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Harvard UON Referencing Style:  In-text citations

UON Library guide to the Australian Harvard Style based on the online Style Manual: the standard for Australian Government writing and editing 2020.

In-text Citations - General Rules

See the tabs above for detailed instructions and examples 


In-text citation

  • The elements of an in-text citation include the author surname, the year of publication, e.g. (Smith 2022).
  • When you include a direct quote in the text, add the page number after the citation e.g. (Smith 2022:34).
  • In-text citations can be entered in two ways depending on the focus of your writing: 
    • 'Information prominent': the author's name is within the parentheses, e.g. (Smith and Jones 2021)

    • 'Author prominent' (the author's name is part of the sentence, only the year is in the parentheses): e.g. Smith and Jones (2021)

  • Don’t separate the name and date with a comma.
  • An in-text citation can appear anywhere in a sentence, provided that it follows the paraphrasing of the source or a direct quote.


  • Use shortened forms or abbreviations of corporate author in in-text citations, e.g. (ABC 2022)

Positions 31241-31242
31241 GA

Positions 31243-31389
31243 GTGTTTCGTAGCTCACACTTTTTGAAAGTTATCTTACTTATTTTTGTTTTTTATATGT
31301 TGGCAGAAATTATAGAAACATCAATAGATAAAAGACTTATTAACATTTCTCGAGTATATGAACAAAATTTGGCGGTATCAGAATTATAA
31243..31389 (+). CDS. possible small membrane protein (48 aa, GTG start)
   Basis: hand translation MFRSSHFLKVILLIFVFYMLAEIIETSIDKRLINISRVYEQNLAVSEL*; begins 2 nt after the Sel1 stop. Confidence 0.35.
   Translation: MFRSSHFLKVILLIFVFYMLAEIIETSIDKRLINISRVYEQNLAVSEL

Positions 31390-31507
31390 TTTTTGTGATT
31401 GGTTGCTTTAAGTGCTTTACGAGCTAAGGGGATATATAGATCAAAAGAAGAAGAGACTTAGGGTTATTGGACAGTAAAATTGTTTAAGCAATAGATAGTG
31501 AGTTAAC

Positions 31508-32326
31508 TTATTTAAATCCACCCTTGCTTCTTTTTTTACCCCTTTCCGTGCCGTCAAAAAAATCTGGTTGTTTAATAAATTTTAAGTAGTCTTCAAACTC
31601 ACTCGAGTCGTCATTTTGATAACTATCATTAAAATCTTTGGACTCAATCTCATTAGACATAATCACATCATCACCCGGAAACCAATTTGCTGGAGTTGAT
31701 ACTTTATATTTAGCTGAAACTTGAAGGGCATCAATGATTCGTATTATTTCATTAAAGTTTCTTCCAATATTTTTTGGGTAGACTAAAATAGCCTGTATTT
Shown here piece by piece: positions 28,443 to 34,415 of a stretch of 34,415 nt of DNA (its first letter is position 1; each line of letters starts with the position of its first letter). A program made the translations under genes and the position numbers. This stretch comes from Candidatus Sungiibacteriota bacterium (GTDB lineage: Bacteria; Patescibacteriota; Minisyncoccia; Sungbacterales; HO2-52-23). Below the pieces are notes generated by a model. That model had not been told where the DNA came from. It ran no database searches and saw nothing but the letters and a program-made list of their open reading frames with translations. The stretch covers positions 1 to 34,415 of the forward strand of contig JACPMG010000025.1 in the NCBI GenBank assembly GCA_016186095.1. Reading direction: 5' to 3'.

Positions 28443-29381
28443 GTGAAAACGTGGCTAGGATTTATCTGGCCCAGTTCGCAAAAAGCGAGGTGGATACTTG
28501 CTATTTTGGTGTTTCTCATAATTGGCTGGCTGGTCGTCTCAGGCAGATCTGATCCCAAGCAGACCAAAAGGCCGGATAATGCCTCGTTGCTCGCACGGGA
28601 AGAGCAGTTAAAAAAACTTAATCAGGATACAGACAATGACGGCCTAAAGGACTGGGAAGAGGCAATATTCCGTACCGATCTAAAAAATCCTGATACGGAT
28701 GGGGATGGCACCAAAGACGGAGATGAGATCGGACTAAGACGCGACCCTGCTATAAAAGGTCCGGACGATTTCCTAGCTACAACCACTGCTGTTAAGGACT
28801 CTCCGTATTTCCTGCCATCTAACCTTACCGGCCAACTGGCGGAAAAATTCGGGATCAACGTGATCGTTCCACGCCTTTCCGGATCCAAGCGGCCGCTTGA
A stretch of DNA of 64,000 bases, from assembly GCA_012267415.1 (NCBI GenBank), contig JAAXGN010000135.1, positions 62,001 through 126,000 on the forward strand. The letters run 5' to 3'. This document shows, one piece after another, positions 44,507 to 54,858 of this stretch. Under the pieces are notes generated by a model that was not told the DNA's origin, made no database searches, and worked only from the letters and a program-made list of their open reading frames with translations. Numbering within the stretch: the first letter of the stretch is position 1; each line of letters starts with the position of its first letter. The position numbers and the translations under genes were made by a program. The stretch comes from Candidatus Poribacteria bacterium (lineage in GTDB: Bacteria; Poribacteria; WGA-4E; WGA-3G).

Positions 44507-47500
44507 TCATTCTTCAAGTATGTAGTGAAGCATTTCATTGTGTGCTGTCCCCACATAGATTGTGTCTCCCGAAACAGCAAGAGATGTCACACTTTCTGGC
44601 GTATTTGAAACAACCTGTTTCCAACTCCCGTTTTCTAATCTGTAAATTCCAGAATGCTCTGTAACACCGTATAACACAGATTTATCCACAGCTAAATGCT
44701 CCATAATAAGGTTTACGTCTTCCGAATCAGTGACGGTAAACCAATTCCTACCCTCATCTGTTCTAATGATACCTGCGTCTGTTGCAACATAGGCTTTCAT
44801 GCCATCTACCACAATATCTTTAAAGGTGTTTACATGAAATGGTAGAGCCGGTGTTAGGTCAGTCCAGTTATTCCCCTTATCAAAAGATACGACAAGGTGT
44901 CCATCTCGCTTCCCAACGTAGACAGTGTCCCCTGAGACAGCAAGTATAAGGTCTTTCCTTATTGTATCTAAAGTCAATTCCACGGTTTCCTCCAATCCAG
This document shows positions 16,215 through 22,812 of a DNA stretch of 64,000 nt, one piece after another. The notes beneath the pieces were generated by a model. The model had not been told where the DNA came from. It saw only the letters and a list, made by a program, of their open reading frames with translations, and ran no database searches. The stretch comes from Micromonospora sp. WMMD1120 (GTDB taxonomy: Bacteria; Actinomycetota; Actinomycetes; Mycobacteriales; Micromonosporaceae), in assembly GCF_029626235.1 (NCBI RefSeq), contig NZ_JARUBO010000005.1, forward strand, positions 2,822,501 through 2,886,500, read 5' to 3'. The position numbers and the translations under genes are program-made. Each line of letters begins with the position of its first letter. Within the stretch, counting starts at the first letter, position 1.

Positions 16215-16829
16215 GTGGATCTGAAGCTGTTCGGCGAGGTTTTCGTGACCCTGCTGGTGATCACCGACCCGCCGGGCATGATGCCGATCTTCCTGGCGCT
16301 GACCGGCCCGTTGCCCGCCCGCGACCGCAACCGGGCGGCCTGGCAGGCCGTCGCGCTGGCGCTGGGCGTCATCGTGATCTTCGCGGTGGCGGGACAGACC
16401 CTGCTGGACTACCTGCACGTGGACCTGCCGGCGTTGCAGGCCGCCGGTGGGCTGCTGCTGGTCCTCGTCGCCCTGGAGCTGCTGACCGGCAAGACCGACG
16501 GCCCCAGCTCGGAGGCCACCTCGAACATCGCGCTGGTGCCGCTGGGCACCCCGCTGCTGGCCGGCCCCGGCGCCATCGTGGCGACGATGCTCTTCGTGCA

• A maximum of 2 authors are cited in-text.
  • Use the word ‘and’ between two authors outside and inside parentheses. The ampersand (‘&’) is not used in this edition anymore.
  • For a work by 3 or more authors, use the first author’s surname plus the Latin term ‘et al.’ (meaning ‘and others’). 
  • When no author is available for a post or article, use the name of the blog, website, newspaper, or magazine. 
  • Editors and translators are formatted in the same way as for authors in in-text citations. Terms such as editor, translator or pseudonym, abbreviated in a reference list, are omitted from an in-text citation.


  • When no date is available, use n.d. (no date) in the place of the year, e.g. (White and Jones n.d.).

Page number

  • Include page numbers in the in-text citation only when the work has page numbers and you’re including a direct quotation.
  • Use a colon between the date and page numbers, e.g. (Smith and Jones 2019:16-17).
  • Page numbers are not required when paraphrasing unless required by your lecturer.

Shortened forms (Abbreviations)

Examples of In-text citations with 1, 2, 3 or more authors


Every time you quote, paraphrase, or use an idea from another source you must include an in-text citation to that source. A maximum of 2 authors are cited in-text.

See the general rules for in-text citations for more details: